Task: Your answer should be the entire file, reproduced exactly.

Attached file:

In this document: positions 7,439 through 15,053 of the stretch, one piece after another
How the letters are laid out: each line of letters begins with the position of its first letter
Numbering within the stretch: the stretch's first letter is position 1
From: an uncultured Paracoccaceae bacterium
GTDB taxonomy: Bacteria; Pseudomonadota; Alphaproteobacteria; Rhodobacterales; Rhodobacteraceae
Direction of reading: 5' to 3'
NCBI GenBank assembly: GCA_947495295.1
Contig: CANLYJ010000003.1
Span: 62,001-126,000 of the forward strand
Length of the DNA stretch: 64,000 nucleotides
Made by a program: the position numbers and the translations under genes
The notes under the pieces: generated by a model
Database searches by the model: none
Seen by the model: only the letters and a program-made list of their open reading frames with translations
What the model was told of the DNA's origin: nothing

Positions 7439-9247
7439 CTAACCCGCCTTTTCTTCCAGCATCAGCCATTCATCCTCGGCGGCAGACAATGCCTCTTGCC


In this document: positions 7,439 through 15,053 of the stretch, one piece after another
How the letters are laid out: each line of letters begins with the position of its first letter
Numbering within the stretch: the stretch's first letter is position 1
From: an uncultured Paracoccaceae bacterium
GTDB taxonomy: Bacteria; Pseudomonadota; Alphaproteobacteria; Rhodobacterales; Rhodobacteraceae
Direction of reading: 5' to 3'
NCBI GenBank assembly: GCA_947495295.1
Contig: CANLYJ010000003.1
Span: 62,001-126,000 of the forward strand
Length of the DNA stretch: 64,000 nucleotides
Made by a program: the position numbers and the translations under genes
The notes under the pieces: generated by a model
Database searches by the model: none
Seen by the model: only the letters and a program-made list of their open reading frames with translations
What the model was told of the DNA's origin: nothing

Positions 7439-9247
7439 CTAACCCGCCTTTTCTTCCAGCATCAGCCATTCATCCTCGGCGGCAGACAATGCCTCTTGCC